A quantitative analysis of out-of-hospital pediatric and adolescent resuscitation quality - A report from the ROC epistry-cardiac arrest

on behalf of the ROC Investigators

Research output: Contribution to journalArticle

45 Citations (Scopus)

Abstract

Aim: High-quality cardiopulmonary resuscitation (CPR) may improve survival. The quality of CPR performed during pediatric out-of-hospital cardiac arrest (p-OHCA) is largely unknown. The main objective of this study was to describe the quality of CPR performed during p-OHCA resuscitation attempts. Methods: Prospective observational multi-center cohort study of p-OHCA patients ≥1 and <19 years of age registered in the Resuscitation Outcomes Consortium (ROC) Epistry database. The primary outcome was an a priori composite variable of compliance with American Heart Association (AHA) guidelines for both chest compression (CC) rate and CC fraction (CCF). Event compliance was defined as a case with 60% or more of its minute epochs compliant with AHA targets (rate 100-120min<sup>-1</sup>; depth ≥38mm; and CCF ≥0.80). In a secondary analysis, multivariable logistic regression was used to evaluate the association between guideline compliance and return of spontaneous circulation (ROSC). Results: Between December 2005 and December 2012, 2564 pediatric events were treated by EMS providers, 390 of which were included in the final cohort. Of these events, 22% achieved AHA compliance for both rate and CCF, 36% for rate alone, 53% for CCF alone, and 58% for depth alone. Over time, there was a significant increase in CCF (p<. 0.001) and depth (p= 0.03). After controlling for potential confounders, there was no significant association between AHA guideline compliance and ROSC. Conclusions: In this multi-center study, we have established that there are opportunities for professional rescuers to improve prehospital CPR quality. Encouragingly, CCF and depth both increased significantly over time.

Original languageEnglish (US)
Pages (from-to)150-157
Number of pages8
JournalResuscitation
Volume93
DOIs
StatePublished - Aug 1 2015

Fingerprint

Pediatric Hospitals
Cardiopulmonary Resuscitation
Heart Arrest
Out-of-Hospital Cardiac Arrest
Resuscitation
Compliance
Guidelines
Cohort Studies
Logistic Models
Pediatrics
Survival

Keywords

  • Cardiopulmonary resuscitation
  • Emergency medical services
  • Pediatric

ASJC Scopus subject areas

  • Cardiology and Cardiovascular Medicine
  • Emergency
  • Emergency Medicine

Cite this

A quantitative analysis of out-of-hospital pediatric and adolescent resuscitation quality - A report from the ROC epistry-cardiac arrest. / on behalf of the ROC Investigators.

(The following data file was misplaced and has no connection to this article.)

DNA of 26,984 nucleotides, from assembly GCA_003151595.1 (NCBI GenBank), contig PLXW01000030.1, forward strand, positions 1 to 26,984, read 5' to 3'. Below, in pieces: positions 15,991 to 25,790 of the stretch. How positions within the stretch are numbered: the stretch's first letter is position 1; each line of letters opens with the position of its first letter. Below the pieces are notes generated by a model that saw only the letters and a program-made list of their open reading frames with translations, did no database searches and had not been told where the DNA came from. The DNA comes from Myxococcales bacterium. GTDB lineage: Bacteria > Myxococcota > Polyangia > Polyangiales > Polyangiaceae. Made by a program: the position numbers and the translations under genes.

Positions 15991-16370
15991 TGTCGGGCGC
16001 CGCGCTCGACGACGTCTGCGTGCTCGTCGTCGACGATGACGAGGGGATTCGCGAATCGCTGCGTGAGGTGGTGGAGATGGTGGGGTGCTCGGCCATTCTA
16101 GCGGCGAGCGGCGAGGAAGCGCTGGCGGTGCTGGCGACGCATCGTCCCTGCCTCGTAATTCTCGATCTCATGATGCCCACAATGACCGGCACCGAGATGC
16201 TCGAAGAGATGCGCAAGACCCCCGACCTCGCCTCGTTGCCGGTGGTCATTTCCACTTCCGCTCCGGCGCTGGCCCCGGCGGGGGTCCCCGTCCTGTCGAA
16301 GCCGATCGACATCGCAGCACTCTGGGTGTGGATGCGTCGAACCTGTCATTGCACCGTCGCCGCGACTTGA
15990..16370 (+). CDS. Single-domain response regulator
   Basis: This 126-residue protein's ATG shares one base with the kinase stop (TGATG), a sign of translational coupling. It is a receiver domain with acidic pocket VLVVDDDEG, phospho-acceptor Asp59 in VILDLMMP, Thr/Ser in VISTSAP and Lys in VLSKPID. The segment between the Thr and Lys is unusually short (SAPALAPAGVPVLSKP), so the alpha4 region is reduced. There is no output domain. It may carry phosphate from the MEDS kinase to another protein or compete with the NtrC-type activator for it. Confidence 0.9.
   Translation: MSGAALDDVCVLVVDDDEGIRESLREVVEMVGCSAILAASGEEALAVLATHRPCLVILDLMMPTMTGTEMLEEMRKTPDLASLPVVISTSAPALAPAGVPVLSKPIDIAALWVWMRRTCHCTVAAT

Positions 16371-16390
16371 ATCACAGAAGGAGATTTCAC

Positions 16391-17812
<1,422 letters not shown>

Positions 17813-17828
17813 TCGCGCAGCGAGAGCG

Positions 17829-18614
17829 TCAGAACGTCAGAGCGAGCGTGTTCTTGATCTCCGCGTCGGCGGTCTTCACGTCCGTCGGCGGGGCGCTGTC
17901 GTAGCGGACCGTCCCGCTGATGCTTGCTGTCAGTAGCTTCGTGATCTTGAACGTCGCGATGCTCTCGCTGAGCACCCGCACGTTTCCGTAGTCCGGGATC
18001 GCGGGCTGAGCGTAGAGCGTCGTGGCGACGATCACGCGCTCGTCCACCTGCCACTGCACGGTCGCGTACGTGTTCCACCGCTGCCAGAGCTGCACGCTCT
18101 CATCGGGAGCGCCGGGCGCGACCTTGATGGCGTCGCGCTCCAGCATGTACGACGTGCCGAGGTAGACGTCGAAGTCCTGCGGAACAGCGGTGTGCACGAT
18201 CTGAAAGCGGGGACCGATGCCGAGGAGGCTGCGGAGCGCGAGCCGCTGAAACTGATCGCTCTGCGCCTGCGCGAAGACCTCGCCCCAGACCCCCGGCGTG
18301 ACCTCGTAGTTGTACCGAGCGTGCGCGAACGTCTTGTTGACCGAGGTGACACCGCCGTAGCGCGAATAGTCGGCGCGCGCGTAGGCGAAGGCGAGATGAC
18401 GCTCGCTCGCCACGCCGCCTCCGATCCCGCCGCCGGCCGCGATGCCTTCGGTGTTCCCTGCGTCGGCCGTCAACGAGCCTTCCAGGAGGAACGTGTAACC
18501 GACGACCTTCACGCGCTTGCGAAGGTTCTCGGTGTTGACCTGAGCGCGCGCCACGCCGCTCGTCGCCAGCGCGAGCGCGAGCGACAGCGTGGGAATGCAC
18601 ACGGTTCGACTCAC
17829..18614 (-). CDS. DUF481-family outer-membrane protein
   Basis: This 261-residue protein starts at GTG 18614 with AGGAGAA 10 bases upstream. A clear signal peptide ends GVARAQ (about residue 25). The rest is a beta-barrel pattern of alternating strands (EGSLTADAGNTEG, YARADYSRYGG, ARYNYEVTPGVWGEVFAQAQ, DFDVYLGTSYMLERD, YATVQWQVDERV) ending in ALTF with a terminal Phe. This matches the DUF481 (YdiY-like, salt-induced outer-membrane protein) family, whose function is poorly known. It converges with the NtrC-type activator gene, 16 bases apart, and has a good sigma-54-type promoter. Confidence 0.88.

In: Resuscitation, Vol. 93, 01.08.2015, p. 150-157.

Research output: Contribution to journalArticle

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title = "A quantitative analysis of out-of-hospital pediatric and adolescent resuscitation quality - A report from the ROC epistry-cardiac arrest",
abstract = "Aim: High-quality cardiopulmonary resuscitation (CPR) may improve survival. The quality of CPR performed during pediatric out-of-hospital cardiac arrest (p-OHCA) is largely unknown. The main objective of this study was to describe the quality of CPR performed during p-OHCA resuscitation attempts. Methods: Prospective observational multi-center cohort study of p-OHCA patients ≥1 and <19 years of age registered in the Resuscitation Outcomes Consortium (ROC) Epistry database. The primary outcome was an a priori composite variable of compliance with American Heart Association (AHA) guidelines for both chest compression (CC) rate and CC fraction (CCF). Event compliance was defined as a case with 60{\%} or more of its minute epochs compliant with AHA targets (rate 100-120min-1; depth ≥38mm; and CCF ≥0.80). In a secondary analysis, multivariable logistic regression was used to evaluate the association between guideline compliance and return of spontaneous circulation (ROSC). Results: Between December 2005 and December 2012, 2564 pediatric events were treated by EMS providers, 390 of which were included in the final cohort. Of these events, 22{\%} achieved AHA compliance for both rate and CCF, 36{\%} for rate alone, 53{\%} for CCF alone, and 58{\%} for depth alone. Over time, there was a significant increase in CCF (p<. 0.001) and depth (p= 0.03). After controlling for potential confounders, there was no significant association between AHA guideline compliance and ROSC. Conclusions: In this multi-center study, we have established that there are opportunities for professional rescuers to improve prehospital CPR quality. Encouragingly, CCF and depth both increased significantly over time.",